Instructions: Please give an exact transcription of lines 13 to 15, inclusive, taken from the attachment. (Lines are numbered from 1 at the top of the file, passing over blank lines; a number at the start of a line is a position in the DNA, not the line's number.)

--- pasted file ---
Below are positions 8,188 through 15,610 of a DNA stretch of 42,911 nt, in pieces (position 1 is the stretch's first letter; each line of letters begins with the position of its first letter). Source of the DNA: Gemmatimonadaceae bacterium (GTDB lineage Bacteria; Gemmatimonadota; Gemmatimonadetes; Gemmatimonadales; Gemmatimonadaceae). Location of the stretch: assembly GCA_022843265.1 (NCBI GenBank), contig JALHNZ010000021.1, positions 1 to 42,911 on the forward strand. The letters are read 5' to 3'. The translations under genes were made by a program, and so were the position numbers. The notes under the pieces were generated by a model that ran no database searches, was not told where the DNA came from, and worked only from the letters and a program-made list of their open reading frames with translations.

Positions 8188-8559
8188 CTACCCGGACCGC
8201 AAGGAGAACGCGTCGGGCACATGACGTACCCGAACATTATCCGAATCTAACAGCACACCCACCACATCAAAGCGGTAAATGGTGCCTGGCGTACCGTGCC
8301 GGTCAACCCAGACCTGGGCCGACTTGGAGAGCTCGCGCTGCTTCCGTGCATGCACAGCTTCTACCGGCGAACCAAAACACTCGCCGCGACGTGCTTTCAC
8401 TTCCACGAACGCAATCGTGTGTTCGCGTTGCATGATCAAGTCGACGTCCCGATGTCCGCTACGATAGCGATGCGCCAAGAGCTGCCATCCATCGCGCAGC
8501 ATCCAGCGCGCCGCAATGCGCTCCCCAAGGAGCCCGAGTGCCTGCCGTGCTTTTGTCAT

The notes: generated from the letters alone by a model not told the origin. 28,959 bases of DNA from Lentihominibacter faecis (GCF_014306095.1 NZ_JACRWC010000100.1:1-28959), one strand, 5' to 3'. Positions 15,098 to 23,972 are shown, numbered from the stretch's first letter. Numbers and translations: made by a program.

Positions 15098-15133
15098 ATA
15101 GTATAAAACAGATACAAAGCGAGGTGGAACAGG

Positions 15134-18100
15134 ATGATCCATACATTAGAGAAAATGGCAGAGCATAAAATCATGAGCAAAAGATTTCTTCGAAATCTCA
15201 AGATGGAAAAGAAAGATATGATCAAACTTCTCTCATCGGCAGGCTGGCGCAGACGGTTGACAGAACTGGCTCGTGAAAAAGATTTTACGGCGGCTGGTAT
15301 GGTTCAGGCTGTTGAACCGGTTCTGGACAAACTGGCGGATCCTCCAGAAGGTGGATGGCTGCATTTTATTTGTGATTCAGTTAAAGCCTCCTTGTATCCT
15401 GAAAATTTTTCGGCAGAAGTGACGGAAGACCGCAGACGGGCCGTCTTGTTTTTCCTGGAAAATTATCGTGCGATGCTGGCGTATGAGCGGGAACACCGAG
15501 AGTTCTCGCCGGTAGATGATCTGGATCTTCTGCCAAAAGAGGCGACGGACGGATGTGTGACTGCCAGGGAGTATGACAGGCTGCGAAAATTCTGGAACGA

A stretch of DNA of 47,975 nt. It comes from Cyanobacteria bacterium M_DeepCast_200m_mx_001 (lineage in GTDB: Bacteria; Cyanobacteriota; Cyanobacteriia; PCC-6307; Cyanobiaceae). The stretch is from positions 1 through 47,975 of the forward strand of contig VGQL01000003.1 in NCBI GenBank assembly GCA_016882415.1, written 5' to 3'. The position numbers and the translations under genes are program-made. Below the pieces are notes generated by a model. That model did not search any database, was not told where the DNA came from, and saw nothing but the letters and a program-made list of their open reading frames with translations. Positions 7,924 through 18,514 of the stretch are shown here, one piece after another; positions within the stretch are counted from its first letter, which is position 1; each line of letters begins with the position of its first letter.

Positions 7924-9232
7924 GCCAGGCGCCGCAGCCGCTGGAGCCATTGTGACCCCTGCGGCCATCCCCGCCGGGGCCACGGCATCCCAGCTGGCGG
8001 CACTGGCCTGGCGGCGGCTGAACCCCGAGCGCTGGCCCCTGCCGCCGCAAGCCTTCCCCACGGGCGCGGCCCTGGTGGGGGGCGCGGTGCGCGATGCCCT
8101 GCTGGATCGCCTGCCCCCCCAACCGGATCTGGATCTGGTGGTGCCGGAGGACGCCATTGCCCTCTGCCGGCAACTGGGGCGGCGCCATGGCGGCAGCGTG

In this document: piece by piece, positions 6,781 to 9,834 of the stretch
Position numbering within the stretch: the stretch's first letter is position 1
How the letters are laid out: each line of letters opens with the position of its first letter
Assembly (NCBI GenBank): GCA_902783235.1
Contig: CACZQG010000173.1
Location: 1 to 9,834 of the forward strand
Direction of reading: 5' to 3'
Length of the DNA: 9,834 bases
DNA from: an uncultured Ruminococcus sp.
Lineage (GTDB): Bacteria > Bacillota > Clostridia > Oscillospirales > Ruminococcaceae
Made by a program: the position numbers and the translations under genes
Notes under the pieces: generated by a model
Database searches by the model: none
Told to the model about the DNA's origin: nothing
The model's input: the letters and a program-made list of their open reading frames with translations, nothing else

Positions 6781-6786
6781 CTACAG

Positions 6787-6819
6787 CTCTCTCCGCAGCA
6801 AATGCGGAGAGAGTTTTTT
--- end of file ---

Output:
15134 ATGATCCATACATTAGAGAAAATGGCAGAGCATAAAATCATGAGCAAAAGATTTCTTCGAAATCTCA
15201 AGATGGAAAAGAAAGATATGATCAAACTTCTCTCATCGGCAGGCTGGCGCAGACGGTTGACAGAACTGGCTCGTGAAAAAGATTTTACGGCGGCTGGTAT
15301 GGTTCAGGCTGTTGAACCGGTTCTGGACAAACTGGCGGATCCTCCAGAAGGTGGATGGCTGCATTTTATTTGTGATTCAGTTAAAGCCTCCTTGTATCCT